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OKLAHOMA CITY (KFOR) – Many people have tested positive and gone through quarantine without getting a call from a contact tracer. Contact tracing is considered a necessary and proven mitigation effort against disease, but how effective is it during the current COVID-19 crisis surging through Oklahoma?

The week starting on November 5 saw 16,919 new cases. That’s nearly 17,000 positive cases for the approximately 700 contact tracers in the state to call. Then they have to call the thousands more who those people may have infected.

It’s a daunting, and frankly, impossible task. A number of those people will never receive a phone call.

State epidemiologist Dr. Jared Taylor said this is in part because it can take several days for a positive case to be logged with the health department.

After that, contact tracers who are already working on a backlog, may take even longer to reach out to the positive cases.

After a certain point, contacting some positive people becomes moot.

“If it’s outside of the range of us being able to do anything in terms of public health, that means being able to quarantine, isolate the spread if you will, it gets sent to a backlog and you’re notified, but traditionally that’s through a text message,” said epidemiologist Eddie Withers with the Oklahoma City-County Health Department.

He said OCCHD typically contacts 50-55 percent of positive cases within 24 hours of reporting to OCCHD, and 70 percent are reached within 72 hours of reporting. Withers insists everyone is reached at some point, either with a phone call or a text message.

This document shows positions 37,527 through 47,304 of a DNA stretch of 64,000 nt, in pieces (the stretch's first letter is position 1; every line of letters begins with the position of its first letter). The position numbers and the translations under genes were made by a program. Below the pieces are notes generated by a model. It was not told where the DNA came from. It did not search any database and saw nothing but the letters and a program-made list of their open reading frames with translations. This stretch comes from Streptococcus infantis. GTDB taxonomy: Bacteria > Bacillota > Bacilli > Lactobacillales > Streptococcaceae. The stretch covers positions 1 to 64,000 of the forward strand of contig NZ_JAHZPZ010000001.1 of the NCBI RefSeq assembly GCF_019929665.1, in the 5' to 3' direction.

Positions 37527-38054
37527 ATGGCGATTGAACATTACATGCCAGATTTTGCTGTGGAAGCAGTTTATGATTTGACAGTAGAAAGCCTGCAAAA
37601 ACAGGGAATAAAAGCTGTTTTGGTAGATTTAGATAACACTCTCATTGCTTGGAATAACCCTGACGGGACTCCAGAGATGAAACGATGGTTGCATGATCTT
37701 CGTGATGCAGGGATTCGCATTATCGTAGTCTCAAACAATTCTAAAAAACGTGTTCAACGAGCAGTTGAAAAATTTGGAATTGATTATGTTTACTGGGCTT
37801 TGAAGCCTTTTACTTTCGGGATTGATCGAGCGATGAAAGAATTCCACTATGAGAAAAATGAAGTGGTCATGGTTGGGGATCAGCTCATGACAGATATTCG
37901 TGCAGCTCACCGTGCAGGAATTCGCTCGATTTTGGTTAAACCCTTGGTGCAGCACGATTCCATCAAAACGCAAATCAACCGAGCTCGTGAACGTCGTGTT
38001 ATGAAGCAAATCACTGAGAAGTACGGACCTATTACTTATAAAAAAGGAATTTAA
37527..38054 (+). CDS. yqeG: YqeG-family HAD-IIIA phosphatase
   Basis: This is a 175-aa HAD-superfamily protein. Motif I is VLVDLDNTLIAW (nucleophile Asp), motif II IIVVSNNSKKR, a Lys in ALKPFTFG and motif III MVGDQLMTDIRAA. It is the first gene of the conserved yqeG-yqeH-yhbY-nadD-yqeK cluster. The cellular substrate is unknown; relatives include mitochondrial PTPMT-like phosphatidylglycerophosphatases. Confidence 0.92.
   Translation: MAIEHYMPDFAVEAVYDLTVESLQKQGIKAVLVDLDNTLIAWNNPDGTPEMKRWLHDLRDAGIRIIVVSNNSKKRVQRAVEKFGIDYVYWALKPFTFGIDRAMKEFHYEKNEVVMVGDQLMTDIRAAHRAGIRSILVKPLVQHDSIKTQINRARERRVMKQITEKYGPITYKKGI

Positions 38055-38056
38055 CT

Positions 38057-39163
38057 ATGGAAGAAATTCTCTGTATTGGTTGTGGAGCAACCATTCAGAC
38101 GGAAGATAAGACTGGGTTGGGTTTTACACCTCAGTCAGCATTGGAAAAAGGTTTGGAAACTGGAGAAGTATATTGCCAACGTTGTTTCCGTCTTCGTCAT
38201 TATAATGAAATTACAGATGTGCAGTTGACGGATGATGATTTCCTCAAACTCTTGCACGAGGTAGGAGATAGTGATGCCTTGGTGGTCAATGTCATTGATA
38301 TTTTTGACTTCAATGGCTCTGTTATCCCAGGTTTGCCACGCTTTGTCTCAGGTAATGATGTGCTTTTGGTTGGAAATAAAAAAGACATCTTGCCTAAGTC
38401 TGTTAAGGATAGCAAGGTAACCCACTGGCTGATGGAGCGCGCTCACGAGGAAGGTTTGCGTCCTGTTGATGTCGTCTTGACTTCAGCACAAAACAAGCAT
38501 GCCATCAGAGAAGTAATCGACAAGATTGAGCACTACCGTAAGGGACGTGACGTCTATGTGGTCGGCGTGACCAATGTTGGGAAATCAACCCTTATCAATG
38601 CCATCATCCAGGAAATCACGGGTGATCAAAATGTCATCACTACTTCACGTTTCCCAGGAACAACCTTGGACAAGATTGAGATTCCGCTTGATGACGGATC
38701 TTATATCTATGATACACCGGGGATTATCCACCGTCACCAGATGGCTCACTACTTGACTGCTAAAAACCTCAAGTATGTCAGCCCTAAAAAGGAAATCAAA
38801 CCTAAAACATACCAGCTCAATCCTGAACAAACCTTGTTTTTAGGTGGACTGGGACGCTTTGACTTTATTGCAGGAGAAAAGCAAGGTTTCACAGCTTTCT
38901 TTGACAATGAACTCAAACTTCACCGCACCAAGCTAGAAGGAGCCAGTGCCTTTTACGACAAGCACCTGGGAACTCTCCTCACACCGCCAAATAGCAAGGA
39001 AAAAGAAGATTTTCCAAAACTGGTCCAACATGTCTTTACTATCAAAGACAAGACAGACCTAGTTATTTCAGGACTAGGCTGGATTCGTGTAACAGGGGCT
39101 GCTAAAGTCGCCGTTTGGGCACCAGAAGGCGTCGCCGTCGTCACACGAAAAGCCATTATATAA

KFOR has several reports of people inside Oklahoma City who tested positive, and went through or past quarantine without ever being contacted.

There are other limitations contact tracers see. Withers said once tracing moves out of the household, tracing becomes complicated. That’s because it’s not possible to trace strangers who may have been exposed in a public place.

Dr. Taylor said there are also some people who test positive who either are not completely upfront with who they have been in contact with, or they don’t know exactly what constitutes close contact. He said contact tracers need people to be more cooperative in the effort.

“If they are part of that transmission, we need that assistance in being forthright, deliberative in providing us the information, thinking about where they’ve been, and then we need their assistance for compliance in those requests for isolation quarantine,” Dr. Taylor said.

According to the OSDH, $1.19 million of CARES Act funding is spent on contact tracing efforts each month. That money is scheduled to run out by the end of the year. State and local leaders are hoping the federal government will pass another package to dole out next year.

Regardless of whether that happens, Withers said the OCCHD will find a way to keep the about 200 contact tracers it employs, and even bolster that number if possible.

Neither Withers nor Dr. Taylor had concrete solutions for the limitations contact tracers are currently facing. What they want to see is smaller case numbers so that they can contract trace better, a pandemic paradox.

But regardless of the limitations, both said the effort cannot stop now.

“It’s an important piece,” Withers said. “We do have quite a few cases but I think if you remove the contact tracing piece, there would be that much more. We would be worse off.”